Security researchers have discovered a significant security vulnerability in Steam, Valve's digital distribution platform for PC gaming.
The bug, which has since been patched, allowed users to add malicious code to their profile, bypassing Steam's security measures. The trick, discovered by security researcher cra0kalo, could have been used to redirect victims to a phishing website or a page loaded with malware, among other exploits.
El Reg invited Valve to comment on the vulnerability, but we're yet to hear back and will update this story when we learn more.
Valve has a history of cross-site scripting (XSS) problems, as internet security watchers have been quick to note, and this one is more serious than most. The gaming platform needs to go to the next level on security in response to heightened threats.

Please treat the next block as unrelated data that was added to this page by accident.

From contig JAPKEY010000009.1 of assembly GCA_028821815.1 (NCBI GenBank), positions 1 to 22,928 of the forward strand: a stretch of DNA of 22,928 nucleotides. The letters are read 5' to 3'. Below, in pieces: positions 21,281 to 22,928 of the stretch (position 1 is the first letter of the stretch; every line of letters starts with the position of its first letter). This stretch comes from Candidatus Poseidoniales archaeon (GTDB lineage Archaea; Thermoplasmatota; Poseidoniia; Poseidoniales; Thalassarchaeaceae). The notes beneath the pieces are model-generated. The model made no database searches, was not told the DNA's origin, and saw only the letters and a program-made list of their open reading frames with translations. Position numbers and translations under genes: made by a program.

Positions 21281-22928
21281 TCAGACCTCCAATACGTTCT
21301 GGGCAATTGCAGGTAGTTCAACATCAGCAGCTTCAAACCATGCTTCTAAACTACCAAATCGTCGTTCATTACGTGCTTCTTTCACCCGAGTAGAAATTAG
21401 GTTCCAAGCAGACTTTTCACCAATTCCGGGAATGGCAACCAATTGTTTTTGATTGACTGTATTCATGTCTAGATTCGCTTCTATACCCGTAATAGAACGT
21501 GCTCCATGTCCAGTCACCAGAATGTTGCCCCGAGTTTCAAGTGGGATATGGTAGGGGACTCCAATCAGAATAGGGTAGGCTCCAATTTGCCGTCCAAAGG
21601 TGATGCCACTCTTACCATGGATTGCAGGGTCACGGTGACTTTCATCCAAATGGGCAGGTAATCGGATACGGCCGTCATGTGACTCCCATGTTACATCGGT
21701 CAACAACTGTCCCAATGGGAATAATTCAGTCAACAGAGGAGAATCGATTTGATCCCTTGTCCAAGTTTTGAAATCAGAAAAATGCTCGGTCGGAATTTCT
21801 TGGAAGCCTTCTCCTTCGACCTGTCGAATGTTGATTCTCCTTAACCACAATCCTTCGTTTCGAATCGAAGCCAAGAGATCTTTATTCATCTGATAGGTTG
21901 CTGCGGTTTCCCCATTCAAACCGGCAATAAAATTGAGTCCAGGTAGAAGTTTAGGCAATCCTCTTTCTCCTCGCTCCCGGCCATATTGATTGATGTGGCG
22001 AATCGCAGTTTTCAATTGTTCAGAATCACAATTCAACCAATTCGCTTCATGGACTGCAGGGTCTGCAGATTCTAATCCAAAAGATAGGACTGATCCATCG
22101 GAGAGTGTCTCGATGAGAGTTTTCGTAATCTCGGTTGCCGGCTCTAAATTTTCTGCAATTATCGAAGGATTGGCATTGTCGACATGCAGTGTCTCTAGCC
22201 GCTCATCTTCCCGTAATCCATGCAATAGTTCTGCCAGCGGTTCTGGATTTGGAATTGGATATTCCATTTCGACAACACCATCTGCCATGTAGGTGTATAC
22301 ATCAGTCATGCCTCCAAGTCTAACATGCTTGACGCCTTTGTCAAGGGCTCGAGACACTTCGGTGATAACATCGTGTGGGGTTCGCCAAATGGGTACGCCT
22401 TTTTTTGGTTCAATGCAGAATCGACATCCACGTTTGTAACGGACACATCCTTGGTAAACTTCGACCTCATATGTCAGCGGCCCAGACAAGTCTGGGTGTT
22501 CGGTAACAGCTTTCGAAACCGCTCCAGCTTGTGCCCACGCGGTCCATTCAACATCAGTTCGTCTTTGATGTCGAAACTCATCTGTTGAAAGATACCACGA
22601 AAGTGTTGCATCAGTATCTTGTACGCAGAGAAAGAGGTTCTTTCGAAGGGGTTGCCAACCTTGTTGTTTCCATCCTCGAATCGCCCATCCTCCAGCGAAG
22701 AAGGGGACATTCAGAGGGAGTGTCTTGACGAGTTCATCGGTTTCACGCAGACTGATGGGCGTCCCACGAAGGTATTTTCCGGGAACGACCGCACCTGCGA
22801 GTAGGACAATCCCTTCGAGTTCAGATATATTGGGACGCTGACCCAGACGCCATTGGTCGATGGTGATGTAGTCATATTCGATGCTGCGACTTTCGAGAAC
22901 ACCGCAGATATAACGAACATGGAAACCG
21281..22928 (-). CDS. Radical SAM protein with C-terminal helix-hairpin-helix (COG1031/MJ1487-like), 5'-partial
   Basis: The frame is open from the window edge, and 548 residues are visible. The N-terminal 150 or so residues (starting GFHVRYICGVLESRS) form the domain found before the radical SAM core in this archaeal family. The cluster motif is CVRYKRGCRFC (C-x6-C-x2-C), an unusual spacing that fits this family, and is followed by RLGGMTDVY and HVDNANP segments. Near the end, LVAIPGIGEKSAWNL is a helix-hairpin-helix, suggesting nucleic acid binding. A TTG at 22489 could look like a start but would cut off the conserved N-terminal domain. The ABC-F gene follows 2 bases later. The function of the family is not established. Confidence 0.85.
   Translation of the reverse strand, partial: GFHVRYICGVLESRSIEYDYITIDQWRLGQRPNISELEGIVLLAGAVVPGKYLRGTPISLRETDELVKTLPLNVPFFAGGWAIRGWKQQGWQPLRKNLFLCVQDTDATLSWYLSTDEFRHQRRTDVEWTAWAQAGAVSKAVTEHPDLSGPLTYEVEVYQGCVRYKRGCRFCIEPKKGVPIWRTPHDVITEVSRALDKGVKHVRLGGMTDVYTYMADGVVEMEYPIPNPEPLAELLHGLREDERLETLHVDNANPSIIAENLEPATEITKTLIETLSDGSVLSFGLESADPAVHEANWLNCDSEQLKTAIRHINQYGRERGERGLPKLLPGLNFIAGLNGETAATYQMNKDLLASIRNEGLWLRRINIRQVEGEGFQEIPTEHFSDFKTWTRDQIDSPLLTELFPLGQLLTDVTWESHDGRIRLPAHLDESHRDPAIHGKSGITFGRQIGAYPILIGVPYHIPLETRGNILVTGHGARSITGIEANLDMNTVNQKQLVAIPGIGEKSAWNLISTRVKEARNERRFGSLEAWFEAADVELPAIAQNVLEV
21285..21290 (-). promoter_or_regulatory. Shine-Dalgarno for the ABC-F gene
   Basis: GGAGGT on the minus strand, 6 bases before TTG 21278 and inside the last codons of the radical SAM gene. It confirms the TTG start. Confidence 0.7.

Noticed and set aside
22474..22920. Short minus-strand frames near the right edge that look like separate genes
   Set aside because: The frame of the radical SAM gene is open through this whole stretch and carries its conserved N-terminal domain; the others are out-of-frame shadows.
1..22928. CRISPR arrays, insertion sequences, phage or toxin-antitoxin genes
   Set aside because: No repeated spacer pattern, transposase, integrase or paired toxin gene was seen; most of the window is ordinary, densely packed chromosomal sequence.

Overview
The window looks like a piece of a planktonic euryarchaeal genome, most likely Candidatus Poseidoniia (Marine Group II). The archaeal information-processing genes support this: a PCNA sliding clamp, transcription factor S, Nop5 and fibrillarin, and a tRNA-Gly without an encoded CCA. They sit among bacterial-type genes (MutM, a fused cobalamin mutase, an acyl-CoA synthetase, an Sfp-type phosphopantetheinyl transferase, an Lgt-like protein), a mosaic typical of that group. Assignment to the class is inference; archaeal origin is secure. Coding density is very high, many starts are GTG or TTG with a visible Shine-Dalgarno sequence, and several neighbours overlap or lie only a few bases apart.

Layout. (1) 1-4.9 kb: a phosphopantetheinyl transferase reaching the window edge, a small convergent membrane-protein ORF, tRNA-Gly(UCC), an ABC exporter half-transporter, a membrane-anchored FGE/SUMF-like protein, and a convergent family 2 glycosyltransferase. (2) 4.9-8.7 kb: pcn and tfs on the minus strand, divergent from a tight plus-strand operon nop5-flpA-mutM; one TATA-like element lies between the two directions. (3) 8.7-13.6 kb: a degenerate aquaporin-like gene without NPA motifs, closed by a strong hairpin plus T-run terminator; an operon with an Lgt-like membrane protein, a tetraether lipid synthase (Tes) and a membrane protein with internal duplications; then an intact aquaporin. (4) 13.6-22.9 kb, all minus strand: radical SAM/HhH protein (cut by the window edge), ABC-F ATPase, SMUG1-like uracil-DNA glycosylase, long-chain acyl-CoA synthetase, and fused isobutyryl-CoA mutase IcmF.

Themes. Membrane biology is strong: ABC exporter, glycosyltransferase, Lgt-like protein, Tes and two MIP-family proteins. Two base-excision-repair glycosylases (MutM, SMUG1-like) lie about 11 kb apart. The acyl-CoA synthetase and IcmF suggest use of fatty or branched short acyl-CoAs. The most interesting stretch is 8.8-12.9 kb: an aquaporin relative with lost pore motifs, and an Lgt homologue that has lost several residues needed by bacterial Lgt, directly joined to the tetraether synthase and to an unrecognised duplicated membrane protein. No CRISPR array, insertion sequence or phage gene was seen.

Daniel Miessler, director of advisory services at ethical hacking firm IOActive, commented: "Video games have become mainstream, and along with that popularity has come insecurity. The XSS attack against Steam is an oldie but a goodie, known as persistent XSS. It's called persistent because the attacker makes a change to something relatively static, like a profile, and then anyone who visits that page gets the payload. This is the same type of attack that took down MySpace back in the day."
Miessler helped develop the new OWASP Game Security Framework. ®